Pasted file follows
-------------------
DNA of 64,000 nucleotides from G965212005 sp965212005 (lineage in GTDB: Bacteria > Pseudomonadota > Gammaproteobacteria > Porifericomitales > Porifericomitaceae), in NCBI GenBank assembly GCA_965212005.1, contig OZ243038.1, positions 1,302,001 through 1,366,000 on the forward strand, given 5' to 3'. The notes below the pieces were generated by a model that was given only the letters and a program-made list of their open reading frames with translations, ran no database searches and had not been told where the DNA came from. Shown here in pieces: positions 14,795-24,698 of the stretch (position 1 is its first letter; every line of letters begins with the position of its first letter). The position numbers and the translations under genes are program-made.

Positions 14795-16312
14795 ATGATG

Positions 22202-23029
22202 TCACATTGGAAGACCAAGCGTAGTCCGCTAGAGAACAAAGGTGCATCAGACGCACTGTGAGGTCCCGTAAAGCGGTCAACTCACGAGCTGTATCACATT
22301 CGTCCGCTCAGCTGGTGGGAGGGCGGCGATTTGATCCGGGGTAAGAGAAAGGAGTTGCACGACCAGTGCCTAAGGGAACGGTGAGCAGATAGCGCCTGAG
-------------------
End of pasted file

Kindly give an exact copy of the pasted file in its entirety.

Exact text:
DNA of 64,000 nucleotides from G965212005 sp965212005 (lineage in GTDB: Bacteria > Pseudomonadota > Gammaproteobacteria > Porifericomitales > Porifericomitaceae), in NCBI GenBank assembly GCA_965212005.1, contig OZ243038.1, positions 1,302,001 through 1,366,000 on the forward strand, given 5' to 3'. The notes below the pieces were generated by a model that was given only the letters and a program-made list of their open reading frames with translations, ran no database searches and had not been told where the DNA came from. Shown here in pieces: positions 14,795-24,698 of the stretch (position 1 is its first letter; every line of letters begins with the position of its first letter). The position numbers and the translations under genes are program-made.

Positions 14795-16312
14795 ATGATG

Positions 22202-23029
22202 TCACATTGGAAGACCAAGCGTAGTCCGCTAGAGAACAAAGGTGCATCAGACGCACTGTGAGGTCCCGTAAAGCGGTCAACTCACGAGCTGTATCACATT
22301 CGTCCGCTCAGCTGGTGGGAGGGCGGCGATTTGATCCGGGGTAAGAGAAAGGAGTTGCACGACCAGTGCCTAAGGGAACGGTGAGCAGATAGCGCCTGAG